How do you cost effectively defend web applications from hackers? Your organization relies on mission critical business therap login that contain sensitive information about customers, business processes and corporate data. Moving away from proprietary client/server applications to web applications gives you a simpler, cost-effective, highly extensible delivery platform. These applications are more than a valuable tool to power your business operations; they are also a valuable and vulnerable target for attackers.
Web applications are increasingly the preferred targets of cyber-criminals looking to profit from identity theft, fraud, corporate espionage, and other illegal activities. The impact of an attack can be significant, and include:
In addition to protecting the corporate brand, federal and state legislation and industry regulations are now requiring web applications to be better protected. As you take action to protect web applications in a timely and effective manner, you must balance the need for security with availability, performance and cost-effectiveness. Protecting web applications requires both zero-day protection and rapid response with minimal impact to operations without impacting performance or changing system architectures.
The number of corporate web applications has grown exponentially and most organizations are continuing to add new applications to their operations. With this rapid growth come common security challenges driven by complexity and inconsistency. New awareness into web application vulnerabilities, thanks to organizations such as the Open Web Application Security Project (OWASP), has helped organizations identify application security as a priority. But according to a June, 2006 survey (www.symantec.com/ about/news/release/article.jsp?prid=20060919_01), while 70 percent of software developers indicated that their employers emphasize the importance of application security, only 29 percent stated that security was always part of the development process.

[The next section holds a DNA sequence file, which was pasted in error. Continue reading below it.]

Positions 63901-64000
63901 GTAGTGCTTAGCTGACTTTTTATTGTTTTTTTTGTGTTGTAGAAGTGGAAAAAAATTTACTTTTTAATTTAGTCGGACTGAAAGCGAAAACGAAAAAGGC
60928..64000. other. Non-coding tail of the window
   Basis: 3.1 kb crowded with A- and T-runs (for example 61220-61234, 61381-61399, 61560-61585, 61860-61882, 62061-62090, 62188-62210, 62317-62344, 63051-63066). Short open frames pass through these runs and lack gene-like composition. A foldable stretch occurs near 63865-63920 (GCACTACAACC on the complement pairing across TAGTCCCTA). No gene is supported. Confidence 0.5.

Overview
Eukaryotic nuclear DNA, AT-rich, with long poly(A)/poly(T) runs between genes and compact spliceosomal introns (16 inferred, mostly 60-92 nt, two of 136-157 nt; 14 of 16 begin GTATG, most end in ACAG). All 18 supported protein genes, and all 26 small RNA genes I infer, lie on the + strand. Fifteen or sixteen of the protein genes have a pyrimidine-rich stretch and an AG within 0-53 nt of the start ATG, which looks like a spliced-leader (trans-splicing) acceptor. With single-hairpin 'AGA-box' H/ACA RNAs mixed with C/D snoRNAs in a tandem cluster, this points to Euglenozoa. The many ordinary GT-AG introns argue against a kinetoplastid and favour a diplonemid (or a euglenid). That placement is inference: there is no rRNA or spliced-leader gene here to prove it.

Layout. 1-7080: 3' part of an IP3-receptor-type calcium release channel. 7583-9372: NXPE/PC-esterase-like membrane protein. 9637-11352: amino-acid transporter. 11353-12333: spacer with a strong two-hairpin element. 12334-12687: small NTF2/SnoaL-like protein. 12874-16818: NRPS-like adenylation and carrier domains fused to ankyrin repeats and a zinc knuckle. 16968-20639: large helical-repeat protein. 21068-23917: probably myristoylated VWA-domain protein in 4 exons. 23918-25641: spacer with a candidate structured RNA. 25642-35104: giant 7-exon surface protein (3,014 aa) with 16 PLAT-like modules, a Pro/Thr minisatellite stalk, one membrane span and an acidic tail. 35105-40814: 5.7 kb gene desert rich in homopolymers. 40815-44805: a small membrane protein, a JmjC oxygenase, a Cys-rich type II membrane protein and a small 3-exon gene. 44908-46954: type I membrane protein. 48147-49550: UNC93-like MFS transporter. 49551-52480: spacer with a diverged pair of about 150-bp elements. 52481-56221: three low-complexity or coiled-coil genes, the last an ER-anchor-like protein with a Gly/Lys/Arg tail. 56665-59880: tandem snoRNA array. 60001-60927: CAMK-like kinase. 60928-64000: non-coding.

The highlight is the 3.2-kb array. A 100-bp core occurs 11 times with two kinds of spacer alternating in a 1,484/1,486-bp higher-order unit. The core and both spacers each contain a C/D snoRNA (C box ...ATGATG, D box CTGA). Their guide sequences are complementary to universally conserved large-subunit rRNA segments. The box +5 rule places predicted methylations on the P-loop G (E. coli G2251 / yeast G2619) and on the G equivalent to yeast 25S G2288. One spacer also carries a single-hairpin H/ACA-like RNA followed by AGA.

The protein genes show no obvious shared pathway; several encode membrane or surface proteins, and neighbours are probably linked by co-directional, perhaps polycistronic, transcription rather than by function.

Unfortunately, it is not just application flaws that are leaving systems vulnerable. In addition to application issues, every web application relies on a large stack of commercial and custom software components. The operating system, web server, database and all the other critical components of this application stack, have vulnerabilities that are regularly being discovered and communicated to friend and foe alike. It is these vulnerabilities that most organizations overlook when they’re considering web application security.
As new vulnerabilities are found, patches become a critical part of managing application security. The process of patch management is complex and difficult to do successfully. Even the most proactive IT team must often reassign critical resources to deploy urgent patches, disrupting normal operations. The time required to patch responsibly lengthens the window of time a hacker has to exploit a specific vulnerability. With thousands of vulnerabilities and patches being announced each year the problem continues to grow. Even organizations with the most efficient patching processes in place can’t rely on this alone to protect them from attacks targeting web application vulnerabilities.
Today’s sophisticated attackers target corporate data for financial and political gain. They know they can more easily exploit vulnerabilities in web application stacks versus trying to defeat well built network and perimeter security. Hackers have a myriad number of vulnerabilities techniques to use including: